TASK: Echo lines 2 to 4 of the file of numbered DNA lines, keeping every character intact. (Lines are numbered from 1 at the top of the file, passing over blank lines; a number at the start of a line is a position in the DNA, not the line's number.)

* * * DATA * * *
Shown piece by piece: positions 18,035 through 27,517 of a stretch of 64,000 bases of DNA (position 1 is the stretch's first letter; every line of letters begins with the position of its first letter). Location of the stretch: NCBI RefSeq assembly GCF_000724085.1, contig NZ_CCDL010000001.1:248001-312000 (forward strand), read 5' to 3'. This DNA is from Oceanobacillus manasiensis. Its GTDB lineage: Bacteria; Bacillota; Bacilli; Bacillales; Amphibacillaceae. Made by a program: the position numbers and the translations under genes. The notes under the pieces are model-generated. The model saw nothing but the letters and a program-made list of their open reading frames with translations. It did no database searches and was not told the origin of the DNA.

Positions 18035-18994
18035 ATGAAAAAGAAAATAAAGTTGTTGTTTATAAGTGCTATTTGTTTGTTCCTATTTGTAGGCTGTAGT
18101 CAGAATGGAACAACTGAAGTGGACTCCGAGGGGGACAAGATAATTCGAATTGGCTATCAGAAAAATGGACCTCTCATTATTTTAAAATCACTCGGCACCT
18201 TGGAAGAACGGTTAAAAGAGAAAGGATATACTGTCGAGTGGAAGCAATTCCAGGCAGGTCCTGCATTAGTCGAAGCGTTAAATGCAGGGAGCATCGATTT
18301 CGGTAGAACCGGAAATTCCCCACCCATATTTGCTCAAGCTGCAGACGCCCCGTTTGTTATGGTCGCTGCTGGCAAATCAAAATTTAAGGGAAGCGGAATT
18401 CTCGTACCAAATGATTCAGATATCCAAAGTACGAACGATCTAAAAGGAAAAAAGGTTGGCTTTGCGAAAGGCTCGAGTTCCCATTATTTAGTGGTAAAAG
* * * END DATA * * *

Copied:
Positions 18035-18994
18035 ATGAAAAAGAAAATAAAGTTGTTGTTTATAAGTGCTATTTGTTTGTTCCTATTTGTAGGCTGTAGT
18101 CAGAATGGAACAACTGAAGTGGACTCCGAGGGGGACAAGATAATTCGAATTGGCTATCAGAAAAATGGACCTCTCATTATTTTAAAATCACTCGGCACCT